14 corporations that gave money to the senators who tried to overturn the election
Corporate executives called on senators to certify Joe Biden’s election — but they didn’t listen.
A group of corporate executives last week urged Congress to certify President-elect Joe Biden’s victory in the 2020 presidential election.
Several of the Republican senators bankrolled by their corporate PACs tried to block that certification.
Nearly 200 chief executives signed on to a letter released on Jan. 4 that call for lawmakers to accept the election results during the joint session of Congress scheduled for two days later to certify Electoral College voting results. “Attempts to thwart or delay this process run counter to the essential tenets of our democracy,” the letter said. “There should be no further delay in the orderly transfer of power.”
Several Republican lawmakers refused to accept Biden’s decisive victory: Seven senators voted to reject democratically chosen electors for Biden, as did most of the House Republican caucus, even after a violent mob of Trump backers stormed the Capitol building earlier in the day.
A review of Federal Election Commission campaign finance data revealed that 14 of the people that signed the letter lead companies with corporate political action committees that over the past two years have donated money to the senators who voted to deny Biden’s victory.
Combined, the PACs donated at least $98,500.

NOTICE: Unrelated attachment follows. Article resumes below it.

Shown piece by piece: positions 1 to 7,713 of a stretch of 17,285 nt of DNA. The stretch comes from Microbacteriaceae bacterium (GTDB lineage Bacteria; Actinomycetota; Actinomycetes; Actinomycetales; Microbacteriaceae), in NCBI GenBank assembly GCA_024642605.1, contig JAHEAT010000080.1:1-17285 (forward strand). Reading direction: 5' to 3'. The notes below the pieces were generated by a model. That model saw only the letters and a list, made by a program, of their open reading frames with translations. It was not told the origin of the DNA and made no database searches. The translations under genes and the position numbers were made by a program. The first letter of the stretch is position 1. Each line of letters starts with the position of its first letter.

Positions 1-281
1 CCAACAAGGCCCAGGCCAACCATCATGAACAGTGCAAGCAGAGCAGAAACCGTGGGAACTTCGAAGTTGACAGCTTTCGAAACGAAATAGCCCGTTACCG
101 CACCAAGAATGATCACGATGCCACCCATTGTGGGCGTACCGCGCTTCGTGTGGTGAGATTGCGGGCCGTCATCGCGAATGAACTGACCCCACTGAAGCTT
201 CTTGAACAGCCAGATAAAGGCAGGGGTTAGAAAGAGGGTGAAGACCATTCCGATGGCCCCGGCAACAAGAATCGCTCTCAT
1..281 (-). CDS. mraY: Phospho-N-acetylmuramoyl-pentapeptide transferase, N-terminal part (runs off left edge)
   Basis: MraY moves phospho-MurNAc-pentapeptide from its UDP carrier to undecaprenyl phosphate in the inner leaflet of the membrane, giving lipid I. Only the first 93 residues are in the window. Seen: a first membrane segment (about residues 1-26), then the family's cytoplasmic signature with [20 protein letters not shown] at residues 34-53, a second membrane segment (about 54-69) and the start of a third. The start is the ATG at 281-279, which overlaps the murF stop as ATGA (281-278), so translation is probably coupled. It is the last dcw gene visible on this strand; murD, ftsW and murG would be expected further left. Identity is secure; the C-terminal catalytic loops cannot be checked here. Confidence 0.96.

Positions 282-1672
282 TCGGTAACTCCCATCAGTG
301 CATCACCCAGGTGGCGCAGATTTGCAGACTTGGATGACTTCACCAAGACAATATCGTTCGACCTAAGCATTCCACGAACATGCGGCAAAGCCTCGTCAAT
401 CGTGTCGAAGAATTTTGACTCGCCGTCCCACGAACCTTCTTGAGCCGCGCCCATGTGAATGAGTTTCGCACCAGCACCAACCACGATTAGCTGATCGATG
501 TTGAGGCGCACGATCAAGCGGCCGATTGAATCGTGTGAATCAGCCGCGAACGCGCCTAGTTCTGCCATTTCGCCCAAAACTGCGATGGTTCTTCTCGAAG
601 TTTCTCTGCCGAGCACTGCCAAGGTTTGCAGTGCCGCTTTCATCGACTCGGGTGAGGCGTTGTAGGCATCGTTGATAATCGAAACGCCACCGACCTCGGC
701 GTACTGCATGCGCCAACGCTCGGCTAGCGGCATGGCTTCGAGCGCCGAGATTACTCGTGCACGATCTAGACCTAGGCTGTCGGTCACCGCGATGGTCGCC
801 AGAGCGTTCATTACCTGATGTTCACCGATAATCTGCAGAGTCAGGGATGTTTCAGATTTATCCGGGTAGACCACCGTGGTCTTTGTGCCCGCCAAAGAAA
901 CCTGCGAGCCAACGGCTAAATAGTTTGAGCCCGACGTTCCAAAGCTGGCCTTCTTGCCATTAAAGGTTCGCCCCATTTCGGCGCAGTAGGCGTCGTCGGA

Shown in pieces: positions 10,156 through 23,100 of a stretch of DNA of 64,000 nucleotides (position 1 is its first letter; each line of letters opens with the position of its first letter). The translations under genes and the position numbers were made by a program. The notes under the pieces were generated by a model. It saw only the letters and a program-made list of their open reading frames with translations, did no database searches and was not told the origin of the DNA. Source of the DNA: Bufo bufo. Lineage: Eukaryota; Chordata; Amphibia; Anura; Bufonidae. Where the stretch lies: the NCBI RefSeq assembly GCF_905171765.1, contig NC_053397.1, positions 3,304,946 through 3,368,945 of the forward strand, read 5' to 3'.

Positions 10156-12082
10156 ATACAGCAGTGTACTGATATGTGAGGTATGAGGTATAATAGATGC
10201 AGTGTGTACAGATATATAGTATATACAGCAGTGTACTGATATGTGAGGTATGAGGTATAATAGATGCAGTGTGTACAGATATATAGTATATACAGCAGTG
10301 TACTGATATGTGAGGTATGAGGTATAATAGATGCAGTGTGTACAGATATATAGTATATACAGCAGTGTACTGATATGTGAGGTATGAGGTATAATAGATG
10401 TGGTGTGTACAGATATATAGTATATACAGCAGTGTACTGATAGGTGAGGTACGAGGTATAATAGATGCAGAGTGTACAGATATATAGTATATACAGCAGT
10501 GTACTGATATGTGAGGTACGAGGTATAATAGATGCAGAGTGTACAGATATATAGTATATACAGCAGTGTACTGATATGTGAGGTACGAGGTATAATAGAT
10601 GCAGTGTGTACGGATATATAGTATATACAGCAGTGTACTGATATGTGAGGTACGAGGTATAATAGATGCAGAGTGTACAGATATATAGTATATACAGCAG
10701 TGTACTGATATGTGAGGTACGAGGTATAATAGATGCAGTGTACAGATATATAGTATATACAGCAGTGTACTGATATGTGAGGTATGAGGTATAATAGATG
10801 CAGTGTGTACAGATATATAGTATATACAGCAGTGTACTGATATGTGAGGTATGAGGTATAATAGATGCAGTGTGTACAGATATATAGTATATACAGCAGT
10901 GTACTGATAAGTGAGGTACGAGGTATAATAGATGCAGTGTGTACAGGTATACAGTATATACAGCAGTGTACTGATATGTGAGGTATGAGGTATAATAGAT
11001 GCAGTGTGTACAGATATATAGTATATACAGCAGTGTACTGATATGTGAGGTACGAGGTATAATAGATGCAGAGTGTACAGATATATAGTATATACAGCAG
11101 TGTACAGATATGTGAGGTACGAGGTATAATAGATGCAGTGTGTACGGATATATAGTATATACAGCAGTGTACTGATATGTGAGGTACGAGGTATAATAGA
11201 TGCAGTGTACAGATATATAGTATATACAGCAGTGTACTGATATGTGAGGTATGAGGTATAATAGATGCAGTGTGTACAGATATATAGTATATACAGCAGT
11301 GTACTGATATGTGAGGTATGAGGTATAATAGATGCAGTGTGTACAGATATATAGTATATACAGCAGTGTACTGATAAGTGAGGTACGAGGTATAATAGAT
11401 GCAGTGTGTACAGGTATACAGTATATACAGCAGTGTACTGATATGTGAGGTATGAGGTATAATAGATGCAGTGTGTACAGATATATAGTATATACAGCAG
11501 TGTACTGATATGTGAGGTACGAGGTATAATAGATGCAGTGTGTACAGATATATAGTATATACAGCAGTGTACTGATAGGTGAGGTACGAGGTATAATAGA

AECOM’s vice chairman, Daniel R. Tishman, signed the letter.
Its PAC gave Sen. Josh Hawley (R-MO) $1,000 and Sen. Rick Scott (R-FL) $1,000.
Deloitte CEO Joseph Ucuzoglu signed the letter.
Its PAC gave $10,000 to Sen. Roger Marshall (R-KS).
Popular Information reported on Monday that an internal company memo to staff said Deloitte will “suspend political contributions” and “will not support those who work to undermine the rule of law.”
Ernst & Young
Kelly Grier, Ernst & Young’s U.S. chair & managing partner and Americas managing partner, signed the letter.
Its PAC gave $5,000 to Sen. Cynthia Lummis (R-WY) and $10,000 to Marshall.
In an emailed statement, a spokesperson noted that Ernst & Young “strongly condemns the attack on our Capitol and the threat to our democracy and civil liberties” and said, “Effective immediately, the EY Political Action Committee (PAC) is suspending its giving. Now is not the time for partisanship and campaigning—rather it should be a time for unity.”
Goldman Sachs chairman and CEO David M. Solomon signed the letter.
Its PAC gave $10,000 to Marshall.
The company told CNBC on Sunday that it would freeze PAC donations, likely for six months, “in light of what happened.”
JetBlue CEO Robin Hayes signed the letter.
Its PAC gave $3,000 to Scott and $1,000 to Sen. Ted Cruz (R-TX)
KPMG U.S. chair and CEO Paul Knopp signed the letter.
Its PAC gave $5,000 to Lummis and $10,000 to Marshall.
Marsh & McLennan
Marsh & McClennan president and CEO Dan Glaser signed the letter.
Its PAC gave $1,000 to Marshall.